Tuesday, August 30, 2011

Two Year-Olds Droppin' F-Bombs in the Grocery Store

WARNING: Contains profanity. If you're sensitive to that kind of stuff, this post was written with you in mind. Hopefully you'll stomach it.

I was watching a livestream of someone playing Deus Ex on and he was just talking to himself, saying that he was "gonna kill some n****s." None of the characters in the context were black. This brings up a wonderful question - from a rational point of view, should this comment be offensive? And more generally, are there 'bad' words, and if so, why should they not be said?

But first a disclaimer - you can probably see where I'm going with this. Pragmatically, in the current social climate, if you don't want to be perceived as a racist, you should refrain from using racial slurs even in contexts where race isn't a factor. I don't think you should try to go around convincing people that it's okay for you to use racial slurs where it'll offend people. It most likely wouldn't work and you'd probably end up offending people by trying. This is purely a thought experiment in a strictly hypothetical bubble.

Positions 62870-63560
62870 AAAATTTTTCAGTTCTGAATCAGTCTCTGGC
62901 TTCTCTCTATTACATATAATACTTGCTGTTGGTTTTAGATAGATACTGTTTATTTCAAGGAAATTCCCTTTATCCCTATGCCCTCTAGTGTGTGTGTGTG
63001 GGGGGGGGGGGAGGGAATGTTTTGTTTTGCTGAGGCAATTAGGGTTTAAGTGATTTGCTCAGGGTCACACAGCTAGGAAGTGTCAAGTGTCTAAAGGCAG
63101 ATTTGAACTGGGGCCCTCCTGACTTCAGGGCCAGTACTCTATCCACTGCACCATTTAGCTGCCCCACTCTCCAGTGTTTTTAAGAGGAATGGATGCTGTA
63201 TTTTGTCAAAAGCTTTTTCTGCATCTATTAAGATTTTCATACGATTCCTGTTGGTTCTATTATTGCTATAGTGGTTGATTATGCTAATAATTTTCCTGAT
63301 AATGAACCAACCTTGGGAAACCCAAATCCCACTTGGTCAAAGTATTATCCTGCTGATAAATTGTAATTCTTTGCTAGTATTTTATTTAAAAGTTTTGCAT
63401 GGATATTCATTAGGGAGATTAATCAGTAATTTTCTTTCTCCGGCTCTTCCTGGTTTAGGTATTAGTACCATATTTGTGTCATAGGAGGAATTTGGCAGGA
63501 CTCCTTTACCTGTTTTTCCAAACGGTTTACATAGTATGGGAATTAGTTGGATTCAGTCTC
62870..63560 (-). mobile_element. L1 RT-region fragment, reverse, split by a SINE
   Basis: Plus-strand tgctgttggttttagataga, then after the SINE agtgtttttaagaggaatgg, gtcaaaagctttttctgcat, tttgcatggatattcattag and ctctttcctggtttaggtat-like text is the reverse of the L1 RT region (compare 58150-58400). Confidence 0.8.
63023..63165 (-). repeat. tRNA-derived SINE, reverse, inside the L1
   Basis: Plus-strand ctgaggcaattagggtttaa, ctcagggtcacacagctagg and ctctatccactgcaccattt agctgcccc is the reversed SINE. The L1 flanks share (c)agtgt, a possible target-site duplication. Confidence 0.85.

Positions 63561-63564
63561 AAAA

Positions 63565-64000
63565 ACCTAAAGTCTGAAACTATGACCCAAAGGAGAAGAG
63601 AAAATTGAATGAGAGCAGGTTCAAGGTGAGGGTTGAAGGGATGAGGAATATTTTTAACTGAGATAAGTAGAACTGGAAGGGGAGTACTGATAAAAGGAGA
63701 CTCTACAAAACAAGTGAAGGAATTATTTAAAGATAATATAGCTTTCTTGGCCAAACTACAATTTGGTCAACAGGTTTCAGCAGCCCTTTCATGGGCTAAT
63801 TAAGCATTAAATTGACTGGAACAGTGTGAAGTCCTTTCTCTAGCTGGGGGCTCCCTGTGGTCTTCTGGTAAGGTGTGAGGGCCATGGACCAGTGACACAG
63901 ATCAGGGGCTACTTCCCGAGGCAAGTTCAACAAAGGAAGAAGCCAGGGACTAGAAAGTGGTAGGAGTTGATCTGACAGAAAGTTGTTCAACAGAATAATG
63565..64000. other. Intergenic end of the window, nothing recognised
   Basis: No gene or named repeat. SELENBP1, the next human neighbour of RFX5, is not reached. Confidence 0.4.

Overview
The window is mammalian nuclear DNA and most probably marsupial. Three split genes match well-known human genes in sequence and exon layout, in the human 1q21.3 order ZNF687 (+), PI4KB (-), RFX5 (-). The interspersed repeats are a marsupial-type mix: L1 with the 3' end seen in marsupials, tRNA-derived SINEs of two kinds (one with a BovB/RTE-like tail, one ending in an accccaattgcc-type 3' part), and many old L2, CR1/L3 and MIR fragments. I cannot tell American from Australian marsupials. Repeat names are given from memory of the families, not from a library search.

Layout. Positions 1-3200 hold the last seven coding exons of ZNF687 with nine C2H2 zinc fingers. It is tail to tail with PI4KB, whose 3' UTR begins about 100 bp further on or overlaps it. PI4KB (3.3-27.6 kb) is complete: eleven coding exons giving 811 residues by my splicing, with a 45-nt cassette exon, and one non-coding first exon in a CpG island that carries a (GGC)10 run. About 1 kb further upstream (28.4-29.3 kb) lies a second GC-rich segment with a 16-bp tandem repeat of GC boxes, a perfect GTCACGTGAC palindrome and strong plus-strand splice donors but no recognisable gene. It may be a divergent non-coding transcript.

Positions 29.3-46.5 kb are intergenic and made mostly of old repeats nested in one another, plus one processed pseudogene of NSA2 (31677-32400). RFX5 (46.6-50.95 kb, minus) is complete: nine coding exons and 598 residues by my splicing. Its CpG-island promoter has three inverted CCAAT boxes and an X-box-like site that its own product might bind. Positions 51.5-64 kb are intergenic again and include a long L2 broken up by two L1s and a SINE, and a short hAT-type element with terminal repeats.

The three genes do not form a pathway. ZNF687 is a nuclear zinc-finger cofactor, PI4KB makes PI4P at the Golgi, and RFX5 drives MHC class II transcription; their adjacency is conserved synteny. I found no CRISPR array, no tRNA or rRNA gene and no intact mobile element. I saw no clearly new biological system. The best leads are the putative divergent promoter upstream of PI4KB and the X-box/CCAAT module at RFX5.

Now that that's out of the way, I don't see any reason at all for it to be the case that certain words should absolutely not be said (in the moral sense of 'should'). Before getting into why, I think a distinction should be made between a word - the vocalization and the graphical text - and its meaning - what goes on in the minds of the speakers, hearers, writers, and readers when a word is said, heard, written, or read.

The meaning depends entirely on context; that is what the minds involved believe about the word, what the words nearby it in writing or in speech, and the setting in which the word is written or said. Because the meaning depends on context, I don't believe that a one-to-one mapping of meanings to words is possible.